Helen presented Elwyn’s case expertly. I still recall the gasp in the Saddleworth room when the Judge, Mr. Justice Teare, handed down the verdict. He announced that he had advised the Speaker of the House of Commons, who was making a statement simultaneously. The Court upheld Elwyn’s complaint.

The Election Court ruled that Woolas, knowingly and deliberately, misled the constituency and as a result voided the election under Section 106 of the Representation of the People Act (1983). The election in the Oldham East & Saddleworth constituency was void and Wollas was to be ejected from Parliament (thus losing his seat). Furthermore, Woolas was debarred from holding public office for three-years thereafter.

Further drama ensued as Woolas appealed to the High Court of Appeal in the Royal Courts of Justice, ironically next door to the LSE. Elwyn was particularly pleased that Lord Justice Thomas handed down the Appeal Court’s decision, upholding the original verdict, in the courtroom often used by Lord Denning, the former Master of the Roles. Lord Justice Thomas commended Elwyn stating that his actions had brought about a great service to democracy. Elwyn was, rightly, immensely proud of that.

It was the mark of the man that he did not pursue the case for political advantage. Rather, he was ‘perturbed’ that the false accusations about his character and actions, including “photo-shopped” photographs that were published in opposition constituency campaign materials, at one stage had his mother asking if they were true. To Elwyn, that was the final straw, that he, a man of principle (often to the detriment of his political career) could not let stand – and the rest is history.

Elwyn was what we Scots would describe as a “well-kent face” – a familiar figure – in Liberal Party circles (a cause to which he dedicated a significant part of his life), particularly in by- elections. Over the last few hours, as I have been communicating the news, it has been nice to hear tributes from many of those he encountered on those adventures.

Elwyn spent some of the last few years, with his sisters and brother, traveling to the North-West to support his elderly mother, who was ill and infirm and sadly died recently. Latterly, he led a quieter life choosing to spend his time in Hanwell, in west London.

He was particularly proud of his sister, Merryl, a GP in Derby. He often cited the contributions she made (and continues to make), particularly during Covid. Indeed, when we last met, a few weeks ago, he spent much of the evening telling me how the NHS continued to face significant challenges and regaling me – as a proud brother – with stories of Merryl’s many positive contributions to local health agencies, to her community and to her patients. My heartfelt commiserations to all of Elwyn’s family and to all who knew and loved him.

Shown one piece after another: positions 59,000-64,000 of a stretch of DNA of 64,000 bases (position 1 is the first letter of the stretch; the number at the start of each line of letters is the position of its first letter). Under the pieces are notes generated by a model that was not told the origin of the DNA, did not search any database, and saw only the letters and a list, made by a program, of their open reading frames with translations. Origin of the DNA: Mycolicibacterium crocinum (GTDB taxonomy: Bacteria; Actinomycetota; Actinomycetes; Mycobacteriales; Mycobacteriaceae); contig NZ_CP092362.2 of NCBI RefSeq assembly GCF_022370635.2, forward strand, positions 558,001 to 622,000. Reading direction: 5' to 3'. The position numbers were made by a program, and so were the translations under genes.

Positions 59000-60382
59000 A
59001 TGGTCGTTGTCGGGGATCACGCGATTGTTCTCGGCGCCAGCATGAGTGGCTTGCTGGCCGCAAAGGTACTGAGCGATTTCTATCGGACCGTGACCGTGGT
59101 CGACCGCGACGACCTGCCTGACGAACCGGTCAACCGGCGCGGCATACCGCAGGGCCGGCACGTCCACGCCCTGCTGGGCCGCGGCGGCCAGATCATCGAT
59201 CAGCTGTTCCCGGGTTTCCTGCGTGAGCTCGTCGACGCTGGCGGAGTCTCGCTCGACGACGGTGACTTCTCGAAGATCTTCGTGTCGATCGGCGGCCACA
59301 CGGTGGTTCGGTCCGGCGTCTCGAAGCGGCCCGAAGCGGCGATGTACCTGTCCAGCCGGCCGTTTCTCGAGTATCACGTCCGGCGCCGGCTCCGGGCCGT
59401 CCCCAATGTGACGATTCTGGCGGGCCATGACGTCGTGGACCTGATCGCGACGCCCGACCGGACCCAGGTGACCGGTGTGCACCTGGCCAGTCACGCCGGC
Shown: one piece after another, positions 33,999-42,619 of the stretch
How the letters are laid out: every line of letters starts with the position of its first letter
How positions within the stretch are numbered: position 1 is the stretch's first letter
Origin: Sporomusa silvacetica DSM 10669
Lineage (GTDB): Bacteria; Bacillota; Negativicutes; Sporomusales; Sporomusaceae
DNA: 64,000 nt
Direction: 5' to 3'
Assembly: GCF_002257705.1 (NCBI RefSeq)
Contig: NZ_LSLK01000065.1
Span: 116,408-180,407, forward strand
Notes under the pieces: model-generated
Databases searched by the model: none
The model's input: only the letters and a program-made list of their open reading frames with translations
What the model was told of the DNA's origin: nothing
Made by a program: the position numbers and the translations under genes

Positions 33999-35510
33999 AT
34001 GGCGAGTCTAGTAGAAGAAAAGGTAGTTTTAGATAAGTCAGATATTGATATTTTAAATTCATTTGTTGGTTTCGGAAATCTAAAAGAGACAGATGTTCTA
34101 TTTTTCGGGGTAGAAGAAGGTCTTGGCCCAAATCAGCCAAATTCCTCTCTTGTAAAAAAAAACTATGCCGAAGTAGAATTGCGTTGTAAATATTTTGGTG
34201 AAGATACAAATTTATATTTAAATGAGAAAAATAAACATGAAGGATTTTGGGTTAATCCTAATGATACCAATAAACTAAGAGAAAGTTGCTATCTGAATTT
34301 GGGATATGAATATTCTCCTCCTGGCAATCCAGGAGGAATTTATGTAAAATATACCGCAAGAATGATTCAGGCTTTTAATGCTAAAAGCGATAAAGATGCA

Elwyn, you have been taken too soon. You will be sadly missed. Rest easy my friend.

RIP
@elwynwatkins

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3 Comments

  • Thanks for this Jim. Shocking news. I am sad enough to have saved some of our election leaflets from LSE days – looking at them will make me even sadder now. I will always remember Elwyn’s glee as a working class Liberal taking on upper middle class Trots at LSE eg campaigning on the price of chips in the cafe when they wanted to grandstand about the commanding heights of the economy. There will never ever be anyone like him again.

  • Jan Gilbert 4th Jul '24 - 8:53pm

    Thank you for posting the obituary. I was a General Course student at the LSE in 1984-1985 and lived in the Maple Street apartments, across the street from Carr Saunders hall. I remember Elwyn fondly, although we have not communicated in almost 40 years. He was a kind, down to earth student who made friends easily. For whatever reason, I thought of him today and decided to google his name. What a tremendous shock and disappointment to learn of his passing. I recall his student government days at the LSE. Notable among them were his efforts to make chips more affordable ( I remember joking with him that his campaign slogan should be “the man that launched a thousand chips” or “let them eat chips.”). I also recall his LSE election loss being invalidated after it was determined that the vote count was corrupt. Elwyn won when the election was rerun. What a coincidence that he should have a similar experience years later when running for parliament. RIP Elwyn.